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‘Active workstations’ boost workers’ morale, study finds

Treadmilling at your desk is good for your mental state, a study has found.

A growing number of companies are outfitting their offices with “active workstations” — treadmills, bikes and elliptical trainers reconfigured to allow users to move, talk and type simultaneously.

Beyond helping workers avoid the risks of so-called sitting disease, blamed for everything from more cardiovascular disease to higher blood pressure and shorter lifespans, they offer the perhaps surprising perk of making workers feel better, according to Michael Sliter, an occupational health researcher with the Chicago firm FurstPerson who’s the author of a new study investigating the benefits of in-office physical activity.

“We all know that if you exercise, you feel better, and if you feel better, you tend to perform better as well,” Sliter says.

For a study published in the Journal of Occupational Health Psychology, he measured feelings of boredom and job satisfaction among workers who used an active workstation vs. those who did not. He found users of active workstations, particularly treadmills, were likelier to feel satisfied and less bored.

USA Today

 

Michael Sliter

Michael Sliter

Sunscreens can be confusing, researchers find

Fewer than half of consumers Northwestern University researchers surveyed about sunscreens understood SPFs — “sun-protection factor” ratings.

And not even one in 10 knew what to look for to protect against the sun’s aging effects on skin, which require a sunscreen that offers protection against both ultraviolet B, or UV-B, rays that are the main cause of sunburn and UV-A rays, they report in the journal JAMA Dermatology.

Researchers led by Dr. Roopal Kundu surveyed 114 people taking part in a dermatology clinic at Northwestern last summer to see whether consumers understand the sunscreen labels that resulted from regulations imposed by the federal Food and Drug Administration and found many were confused.

“We need to do a better job of educating people about sun protection and make it easier for them to understand labels,” says Kundu, a dermatology professor.

“We recommend you buy a sunscreen lotion labeled ‘broad-spectrum lotion — which helps against both types of UV rays — with an SPF of 30 or higher that is also water-resistant,” Kundu says. “But you need to reapply it every two hours.”

Staff report

 

Drink because you’re thirsty, guidelines say, not to avoid dehydrating

New guidelines on hydration for athletes suggest drinking because you’re thirsty and not because you’re worried about becoming dehydrated.

That’s the best way to avoid a dangerous condition called exercise-associated hyponatremia, says Dr. James Winger, a Loyola University sports medicine physician who was among experts who produced the new guidelines on the potentially life-threatening condition published in the Clinical Journal of Sport Medicine.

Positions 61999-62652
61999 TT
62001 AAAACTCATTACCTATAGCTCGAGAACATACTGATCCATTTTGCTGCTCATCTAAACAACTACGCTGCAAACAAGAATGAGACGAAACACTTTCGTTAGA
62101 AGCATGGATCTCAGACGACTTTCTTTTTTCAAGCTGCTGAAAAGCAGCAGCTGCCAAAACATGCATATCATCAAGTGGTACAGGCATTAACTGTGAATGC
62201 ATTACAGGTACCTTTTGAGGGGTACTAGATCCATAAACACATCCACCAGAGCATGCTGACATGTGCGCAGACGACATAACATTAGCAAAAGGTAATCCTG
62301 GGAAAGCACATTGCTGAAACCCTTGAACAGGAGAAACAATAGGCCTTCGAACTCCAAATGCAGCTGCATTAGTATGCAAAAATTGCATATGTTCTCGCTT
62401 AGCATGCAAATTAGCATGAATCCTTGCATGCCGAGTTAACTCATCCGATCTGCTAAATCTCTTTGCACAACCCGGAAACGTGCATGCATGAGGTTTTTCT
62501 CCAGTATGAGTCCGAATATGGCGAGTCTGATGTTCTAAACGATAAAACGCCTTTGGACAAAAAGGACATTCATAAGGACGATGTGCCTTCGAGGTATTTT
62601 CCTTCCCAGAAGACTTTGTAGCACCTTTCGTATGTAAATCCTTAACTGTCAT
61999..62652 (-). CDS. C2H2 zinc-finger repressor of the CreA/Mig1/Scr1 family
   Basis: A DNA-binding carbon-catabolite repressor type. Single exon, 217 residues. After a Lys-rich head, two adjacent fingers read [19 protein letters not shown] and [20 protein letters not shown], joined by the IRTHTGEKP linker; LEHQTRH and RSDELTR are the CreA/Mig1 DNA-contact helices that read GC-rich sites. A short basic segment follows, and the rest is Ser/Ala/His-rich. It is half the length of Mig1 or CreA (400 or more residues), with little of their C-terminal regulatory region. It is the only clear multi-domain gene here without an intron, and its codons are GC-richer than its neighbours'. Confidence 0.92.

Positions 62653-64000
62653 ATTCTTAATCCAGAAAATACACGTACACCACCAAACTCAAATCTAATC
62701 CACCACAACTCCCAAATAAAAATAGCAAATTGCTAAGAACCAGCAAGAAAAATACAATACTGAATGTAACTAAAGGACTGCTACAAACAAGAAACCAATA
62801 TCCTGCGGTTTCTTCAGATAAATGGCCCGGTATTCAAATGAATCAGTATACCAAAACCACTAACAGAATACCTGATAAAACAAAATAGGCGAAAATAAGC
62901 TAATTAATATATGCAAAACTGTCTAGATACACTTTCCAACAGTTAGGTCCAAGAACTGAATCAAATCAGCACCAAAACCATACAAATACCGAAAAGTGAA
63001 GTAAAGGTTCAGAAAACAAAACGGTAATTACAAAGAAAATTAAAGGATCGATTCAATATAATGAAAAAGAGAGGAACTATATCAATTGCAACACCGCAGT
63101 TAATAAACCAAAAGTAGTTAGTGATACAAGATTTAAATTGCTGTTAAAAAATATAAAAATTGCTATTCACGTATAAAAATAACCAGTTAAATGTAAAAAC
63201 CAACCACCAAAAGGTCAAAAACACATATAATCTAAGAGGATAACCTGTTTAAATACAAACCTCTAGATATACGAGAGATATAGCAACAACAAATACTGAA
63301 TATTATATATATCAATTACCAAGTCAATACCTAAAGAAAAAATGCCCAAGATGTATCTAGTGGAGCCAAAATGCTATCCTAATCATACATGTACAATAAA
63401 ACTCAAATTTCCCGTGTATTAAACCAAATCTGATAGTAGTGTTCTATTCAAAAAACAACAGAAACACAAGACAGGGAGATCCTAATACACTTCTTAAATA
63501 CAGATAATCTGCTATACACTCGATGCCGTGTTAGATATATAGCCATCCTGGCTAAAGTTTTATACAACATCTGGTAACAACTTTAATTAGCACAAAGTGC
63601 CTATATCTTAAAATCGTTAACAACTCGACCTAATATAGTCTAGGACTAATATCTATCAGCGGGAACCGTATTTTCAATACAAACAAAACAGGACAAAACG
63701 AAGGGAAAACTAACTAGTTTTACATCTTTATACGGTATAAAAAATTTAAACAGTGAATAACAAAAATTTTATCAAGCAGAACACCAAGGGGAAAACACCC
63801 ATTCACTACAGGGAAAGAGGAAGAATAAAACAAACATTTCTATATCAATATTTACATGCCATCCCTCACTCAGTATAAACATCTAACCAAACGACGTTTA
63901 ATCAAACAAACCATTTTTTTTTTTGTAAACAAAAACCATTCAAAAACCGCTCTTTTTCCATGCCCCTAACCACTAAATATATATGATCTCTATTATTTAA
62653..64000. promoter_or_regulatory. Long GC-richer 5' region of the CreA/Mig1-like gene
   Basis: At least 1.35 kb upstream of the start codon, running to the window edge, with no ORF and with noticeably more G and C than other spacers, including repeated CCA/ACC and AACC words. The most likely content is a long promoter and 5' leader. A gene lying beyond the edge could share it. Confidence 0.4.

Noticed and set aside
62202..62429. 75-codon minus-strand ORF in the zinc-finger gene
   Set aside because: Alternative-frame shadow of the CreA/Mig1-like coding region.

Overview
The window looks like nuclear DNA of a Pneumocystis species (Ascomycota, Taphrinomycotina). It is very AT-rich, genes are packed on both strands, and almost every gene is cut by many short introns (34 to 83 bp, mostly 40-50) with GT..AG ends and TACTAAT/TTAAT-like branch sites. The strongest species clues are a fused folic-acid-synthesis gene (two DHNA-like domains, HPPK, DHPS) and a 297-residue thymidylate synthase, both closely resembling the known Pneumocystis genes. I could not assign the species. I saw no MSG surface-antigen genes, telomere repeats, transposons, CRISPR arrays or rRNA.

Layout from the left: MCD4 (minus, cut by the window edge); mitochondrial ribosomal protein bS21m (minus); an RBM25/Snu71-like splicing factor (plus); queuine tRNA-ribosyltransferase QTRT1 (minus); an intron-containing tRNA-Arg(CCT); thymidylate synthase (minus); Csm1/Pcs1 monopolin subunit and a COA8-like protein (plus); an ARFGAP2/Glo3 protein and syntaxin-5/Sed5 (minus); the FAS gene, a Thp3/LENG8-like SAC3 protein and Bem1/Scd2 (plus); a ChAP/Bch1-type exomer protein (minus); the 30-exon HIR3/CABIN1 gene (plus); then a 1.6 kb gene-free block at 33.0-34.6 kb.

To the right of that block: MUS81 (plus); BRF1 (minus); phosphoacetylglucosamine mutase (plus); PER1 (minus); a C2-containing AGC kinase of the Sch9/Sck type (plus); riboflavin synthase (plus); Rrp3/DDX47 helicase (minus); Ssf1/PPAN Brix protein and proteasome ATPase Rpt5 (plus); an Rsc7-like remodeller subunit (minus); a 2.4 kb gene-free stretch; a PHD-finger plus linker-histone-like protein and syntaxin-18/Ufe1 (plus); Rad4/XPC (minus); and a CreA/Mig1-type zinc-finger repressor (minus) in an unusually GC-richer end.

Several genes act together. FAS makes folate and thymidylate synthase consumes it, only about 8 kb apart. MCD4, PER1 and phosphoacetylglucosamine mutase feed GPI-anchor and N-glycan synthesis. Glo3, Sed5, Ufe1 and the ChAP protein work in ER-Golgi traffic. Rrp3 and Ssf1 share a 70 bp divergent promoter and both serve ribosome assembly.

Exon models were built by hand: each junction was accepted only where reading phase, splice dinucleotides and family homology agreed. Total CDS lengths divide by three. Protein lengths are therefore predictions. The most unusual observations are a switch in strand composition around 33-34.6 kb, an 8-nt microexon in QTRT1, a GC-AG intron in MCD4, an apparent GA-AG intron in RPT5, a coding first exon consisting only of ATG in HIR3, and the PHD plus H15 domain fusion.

The condition results from drinking too much water or sports drinks, overwhelming the kidneys. It’s caused the deaths of at least 14 marathoners, football players and other athletes, according to the experts, who say there’s an easy way to prevent it: Drink only when you’re thirsty.

Dr. James Winger

Dr. James Winger

That goes against the advice sometimes mistakenly given to “push fluids,” drinking beyond thirst, to prevent cramps or heatstroke.

“Muscle cramps and heatstroke are not related to dehydration,” says Winger. “You get heat stroke because you’re producing too much heat.”

Winger says you can lose up to 3 percent of your body weight due to dehydration during athletic competition without affecting performance.

Staff report

 

Scientists try to link food additive to heart disease

Researchers at Northwestern University will study whether phosphates — a little-known food additive present in many processed foods and drinks but often not even listed on the label — cause heart damage, especially among African-Americans.

Dr. Myles Wolf will head the new effort, funded by a nearly $4 million grant from the American Heart Association.

Research has found that a diet high in phosphates — often added to improve taste and shelf life — is associated with higher levels of a hormone that’s a strong predictor of heart failure and death. And Wolf and other researchers have shown that, generally, African-Americans and lower-income people have higher blood levels of phosphates and of the hormone than whites and people with higher incomes.

“Now, we are trying to connect all the dots at a public health level,” says Wolf.

The American Heart Association estimates nearly half of African-American women and men have cardiovascular disease to some degree.

“Poor people and minorities are more likely to eat greater amounts of processed foods because those items are cheaper and more readily available, especially in neighborhoods where there is not a supermarket and a limited availability of healthier fresh foods,” Wolf says. “We think reducing dietary phosphate consumption in low-income and African American populations may reduce their higher risks of heart disease and thereby minimize one of the most glaring health disparities in the U.S.”

Staff report

Dr. Myles Wolf

Dr. Myles Wolf